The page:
Crows dodge big AFL draft bullet after training breach
Adelaide dodged a draft bullet.
After what seemed like an eternity, the AFL on Monday finally handed down its penalties on the Crows for their Barossa Valley breach of league COVID-19 protocols and saved them from years of pain.
Assistant coach Ben Hart - a dual Crows premiership defender - has been made a "scapegoat'', copping a six-week ban for overseeing a kicking drill involving two groups of eight players after the AFL had clearly stated players had been outlawed from training in more than pairs.
The 16 Adelaide players - only one, Kyle Hartigan, was aged over 23 - who were isolating at the Novotel Barossa Valley Resort were handed suspended one-match sanctions for their roles in the training session.
It was a slap on the wrist for the Crows, who are adamant they made an "honest mistake'' and were not trying to gain a competitive edge on their rivals.
The penalty could have been much worse and set Adelaide's rebuilding plan back years.
Prior to the AFL announcing the Crows' punishment there was talk the club could be hit with the loss of two key draft picks and a $100,000 fine.
The taking away of draft selections would have rocked the club to its core.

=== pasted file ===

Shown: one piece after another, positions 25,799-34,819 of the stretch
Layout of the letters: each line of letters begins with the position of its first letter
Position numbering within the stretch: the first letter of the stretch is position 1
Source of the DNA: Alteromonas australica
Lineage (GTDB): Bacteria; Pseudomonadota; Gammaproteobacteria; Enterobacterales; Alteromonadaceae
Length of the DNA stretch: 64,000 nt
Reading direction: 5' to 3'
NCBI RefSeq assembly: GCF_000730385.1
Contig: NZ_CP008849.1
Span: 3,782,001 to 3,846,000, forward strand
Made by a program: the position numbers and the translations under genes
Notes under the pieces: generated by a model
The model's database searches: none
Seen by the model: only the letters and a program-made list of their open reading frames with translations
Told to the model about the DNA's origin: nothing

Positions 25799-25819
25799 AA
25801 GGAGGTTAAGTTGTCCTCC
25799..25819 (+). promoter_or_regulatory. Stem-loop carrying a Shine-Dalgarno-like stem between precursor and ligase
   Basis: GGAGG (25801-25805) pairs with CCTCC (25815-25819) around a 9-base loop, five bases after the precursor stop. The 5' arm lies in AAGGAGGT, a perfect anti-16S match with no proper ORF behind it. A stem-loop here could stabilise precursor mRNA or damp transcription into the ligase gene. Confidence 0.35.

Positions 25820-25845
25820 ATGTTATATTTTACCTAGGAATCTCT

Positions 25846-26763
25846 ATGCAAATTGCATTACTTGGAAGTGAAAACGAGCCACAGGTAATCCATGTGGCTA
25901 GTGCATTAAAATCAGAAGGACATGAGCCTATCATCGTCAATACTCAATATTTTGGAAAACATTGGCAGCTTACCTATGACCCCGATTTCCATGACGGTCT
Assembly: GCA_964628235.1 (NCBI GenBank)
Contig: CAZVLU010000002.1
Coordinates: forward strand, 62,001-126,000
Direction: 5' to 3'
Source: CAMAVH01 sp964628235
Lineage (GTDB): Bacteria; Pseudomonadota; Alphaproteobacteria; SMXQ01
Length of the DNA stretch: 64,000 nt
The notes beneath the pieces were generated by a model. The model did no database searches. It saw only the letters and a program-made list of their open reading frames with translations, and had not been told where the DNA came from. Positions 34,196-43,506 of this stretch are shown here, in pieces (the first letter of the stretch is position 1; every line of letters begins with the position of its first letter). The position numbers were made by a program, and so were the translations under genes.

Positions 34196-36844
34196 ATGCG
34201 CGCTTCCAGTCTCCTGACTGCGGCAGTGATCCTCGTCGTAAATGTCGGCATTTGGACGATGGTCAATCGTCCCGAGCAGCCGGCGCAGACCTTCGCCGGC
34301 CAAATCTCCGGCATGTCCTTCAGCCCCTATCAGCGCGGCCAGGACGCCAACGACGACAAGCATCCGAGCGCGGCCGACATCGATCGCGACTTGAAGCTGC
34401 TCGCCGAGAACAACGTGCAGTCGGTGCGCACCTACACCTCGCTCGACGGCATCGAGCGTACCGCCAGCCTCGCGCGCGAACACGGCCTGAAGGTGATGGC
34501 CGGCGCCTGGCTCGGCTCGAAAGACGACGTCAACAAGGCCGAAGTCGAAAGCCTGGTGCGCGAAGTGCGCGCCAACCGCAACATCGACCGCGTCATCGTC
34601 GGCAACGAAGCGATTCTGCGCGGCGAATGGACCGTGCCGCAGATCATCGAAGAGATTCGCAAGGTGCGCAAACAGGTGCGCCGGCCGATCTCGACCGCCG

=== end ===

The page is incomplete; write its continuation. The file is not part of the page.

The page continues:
In a deliberate and carefully thought out plan, Adelaide - realising its premiership window had shut after missing the finals in consecutive years following its ill-fated 2017 grand final appearance - at the end of last year traded away key veterans to rivals to stock up with draft picks.
It will enter this year's draft with two first-rounders, two second-rounders and two third-rounders - a bounty from which to rebuild.
It has first call on a top father-son prospect, Glenelg's Luke Edwards, who is the son of 321-game club great Tyson Edwards, and Next Generation Academy prospects, North Adelaide's Tariek Newchurch and Sturt's James Borlase.
All three have big raps on them.
If the Crows, who are closely tracking exciting West Adelaide tall Riley Thilthorpe who is a contender to go with the No. 1 selection, were to lose two key draft picks this year it would have ramifications for a decade.
They previously felt the pain of losing their top two selections in 2012 as punishment for the Kurt Tippett salary cap scandal, not entering the draft until pick 62.
Given the current young state of Adelaide's list, losing picks this year would have been a devastating setback.
So as much as the Crows, who avoided a hefty fine because of the financial crisis COVID-19 has left on clubs, have been left embarrassed by their "bad mistake'' in the Barossa, internally they would be breathing a big sigh of relief.
The future is suddenly much brighter.
Originally published as Crows dodge big draft bullet